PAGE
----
Mister C’s Wine and Food Pairing


On September 29th Mister C’s Beach Bistro  presented their first wine and food pairing of the fall season. 78 guests were treated to an assortment of six wines and six food samplings designed to delight their palates. Mister C’s chef, Micheal, impressed the entire contingent with his culinary skills.

The first selection was a Ferrari-Carano Fumé Blanc, Sonoma County, California 2009 paired with Goat Cheese Medallions, heirloom tomato relish and crostini. The guests were instructed to first take a sip of the wine and reflect on the acidity and flavors,  try the food and sip the wine again. When tasted with the goat cheese, the citrus, mango, kiwi, and lime aromas and flavors were softened and the flavors of vanilla, guava and grapefruit shone through complementing the tanginess of the cheese. The crisp freshness and subtle oak characteristics added a bit of complexity and depth for this classic pairing. Many who said they didn’t enjoy the first taste because they thought it was “too acidic”, said they were surprised by how much they liked it with the cheese and how creamy the wine and cheese became when paired together.

The second offering was a very traditional pairing, Smoked Salmon Crepe, shaved fennel and creme fraiche with a Rodney Strong Estate Pinot Noir, Russian River, California, 2008. The smokiness of both the salmon and the pinot noir melded together beautifully on the palate. The supple texture of this lively, medium-bodied  wine offered cherry and rose petal aromas and flavors which beautifully set off the shaved fennel. The subtle, toasty vanilla flavor of the wine was topped off by the fresheness of the creme fraiche. This seamless tasting proved why Pinot Noir and Salmon are a perfect classic pairing.

Vegetarians take note: the third selection was a very happy surprise to everyone: a Grilled Vegetable Kabob with braised lentils paired with a sangiovese. At first, it seemed the Antinori Santa Cristina Sangiovese, Tuscany, Italy, 2007 would overpower the vegetables because it has an intense aroma of fresh fruit and flowers. But, when sipped with the vegetables, this structured wine proved to be well-rounded and harmonious. In fact, the wine made the lentils stand out and seem so much richer. The sweet tannins and a lingering taste of fruit blended beautifuly with the charred grilled flavors of the squash, tomato, mushroom, and onion kebab. It was truly a delight.

Then came one of the most favorite pairings of the evening: Saffron Risotto Cake, filetto sauce and shaved pecorino paired with Montes Purple Angel Carmenére, Colchagua Valley, Chile, 2006. Purple Angel is a blend composed of 92% Carmenére and 8% Petit Verdot. The pungent scents of red and dark berry preserves complicated by musky herbs, cracked pepper and potpourri, with an undercurrent of oak spices, balanced the acidic tomato base of the filetto sauce and shaved pecorino.The delicious risotto was cooked to perfection and balanced by the sweet blackberry and candied cherry flavors of the sangiovese. The combination of the wines velvety tannins and bright minerality enhanced the tangy edge of the pecorino and filetto sauce. Delicious flavors lingered long after the dish was finished.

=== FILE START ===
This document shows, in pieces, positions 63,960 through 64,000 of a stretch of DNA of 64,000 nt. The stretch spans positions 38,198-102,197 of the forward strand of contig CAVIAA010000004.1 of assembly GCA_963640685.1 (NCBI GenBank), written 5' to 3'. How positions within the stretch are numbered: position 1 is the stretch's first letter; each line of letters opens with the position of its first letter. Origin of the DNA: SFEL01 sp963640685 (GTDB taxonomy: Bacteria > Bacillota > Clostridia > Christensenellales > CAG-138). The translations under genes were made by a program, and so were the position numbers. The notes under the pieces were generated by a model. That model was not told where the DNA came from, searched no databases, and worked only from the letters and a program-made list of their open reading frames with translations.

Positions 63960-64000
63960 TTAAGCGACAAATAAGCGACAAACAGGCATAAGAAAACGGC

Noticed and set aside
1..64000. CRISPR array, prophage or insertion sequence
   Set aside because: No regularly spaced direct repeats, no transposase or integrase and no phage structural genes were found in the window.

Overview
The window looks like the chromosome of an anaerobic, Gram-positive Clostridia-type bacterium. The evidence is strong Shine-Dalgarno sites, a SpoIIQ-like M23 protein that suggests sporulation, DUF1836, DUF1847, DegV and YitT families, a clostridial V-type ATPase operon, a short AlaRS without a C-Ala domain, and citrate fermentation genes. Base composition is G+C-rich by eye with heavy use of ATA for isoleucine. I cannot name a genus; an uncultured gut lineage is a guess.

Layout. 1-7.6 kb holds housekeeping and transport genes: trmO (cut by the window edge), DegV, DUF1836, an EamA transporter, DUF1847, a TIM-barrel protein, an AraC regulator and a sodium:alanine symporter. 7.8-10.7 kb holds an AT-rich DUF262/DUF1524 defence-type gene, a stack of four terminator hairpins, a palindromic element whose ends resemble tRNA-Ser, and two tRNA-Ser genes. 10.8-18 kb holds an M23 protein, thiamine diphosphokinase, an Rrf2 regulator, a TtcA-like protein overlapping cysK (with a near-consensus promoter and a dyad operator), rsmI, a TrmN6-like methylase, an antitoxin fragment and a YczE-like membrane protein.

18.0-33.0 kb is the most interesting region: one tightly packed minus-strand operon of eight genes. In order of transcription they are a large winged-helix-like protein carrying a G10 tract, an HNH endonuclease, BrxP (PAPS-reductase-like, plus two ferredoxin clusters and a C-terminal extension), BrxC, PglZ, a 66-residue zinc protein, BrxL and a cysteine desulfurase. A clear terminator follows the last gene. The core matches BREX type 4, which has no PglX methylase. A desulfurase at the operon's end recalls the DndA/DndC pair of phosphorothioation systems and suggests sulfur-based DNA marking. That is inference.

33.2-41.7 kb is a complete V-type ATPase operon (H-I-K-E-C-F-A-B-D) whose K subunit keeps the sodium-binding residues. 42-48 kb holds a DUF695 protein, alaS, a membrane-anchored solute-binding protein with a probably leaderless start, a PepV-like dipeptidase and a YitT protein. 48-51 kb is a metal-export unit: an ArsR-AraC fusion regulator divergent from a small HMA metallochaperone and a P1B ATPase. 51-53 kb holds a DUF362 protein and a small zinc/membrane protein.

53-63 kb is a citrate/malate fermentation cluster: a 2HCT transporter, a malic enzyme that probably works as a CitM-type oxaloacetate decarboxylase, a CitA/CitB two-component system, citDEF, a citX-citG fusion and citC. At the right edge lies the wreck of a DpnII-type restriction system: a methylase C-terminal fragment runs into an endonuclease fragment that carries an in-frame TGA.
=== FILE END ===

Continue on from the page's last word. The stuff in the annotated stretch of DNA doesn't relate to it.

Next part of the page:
The Risotto cake was followed by a Grilled Diver Scallop on a bed of Asparagus Corn Salad olive aioli paired with Esperto Pinot Grigio, Veneto Italy, 2008. Guests were told the wine was selected to act as a lemon lemon would for seafood. The freshness was the first thing one noticed followed by a delicate orange peel spiciness that complimented the scallop so beautifully. The structured full-bodied palate was intense with citrusy acitiy that balanced the olive aioli accenting the rich flavors of the asparagus and corn. It was a clean, crisp, and super satisfying pairing.

The last pairing was the dessert pairing. Normally, one would think salad would be the first course, but the Watermelon and Fresh Mint Salad paired with Columbia Winery Cellarmaster Riesling, Columbia Valley, Washington, 2008 made for a delicious and semi-sweet finish. The watermelon was perfectly chilled and the bits of fresh mint lifted the flavor. Bits of craisins added a sweet tartness and chewy texture. The Riesling, with its pleasing, floral aroma with hints of peach, quince, lime and clove offered rich, crisp and full-flavored fruit that, when combined with the watermelon, created a delicious mouthful of fruit salad. The wine and watermelon combination was fresh, refreshing, bright and a bit off-dry. A perfect finish to a delightful tasting.

The servings were generous and it was easy to see no one left hungry. Hostess and owner, Karen Marzulli, stated that “everyone received a little more than a pound of food each.” The best part? The price, an affordable $35 for six generous portions and wine samples and a beautiful view.

If this first of Mister C’s series of food and wine pairings is any indication of what is to come this season, you will be well served to begin making reservations now. Mister C’s Beach Bistro is located on the beach at Allen Avenue in Allenhurst, New Jersey 07711. Future pairings and events are posted on Mister C’s Beach Bistro web calendar.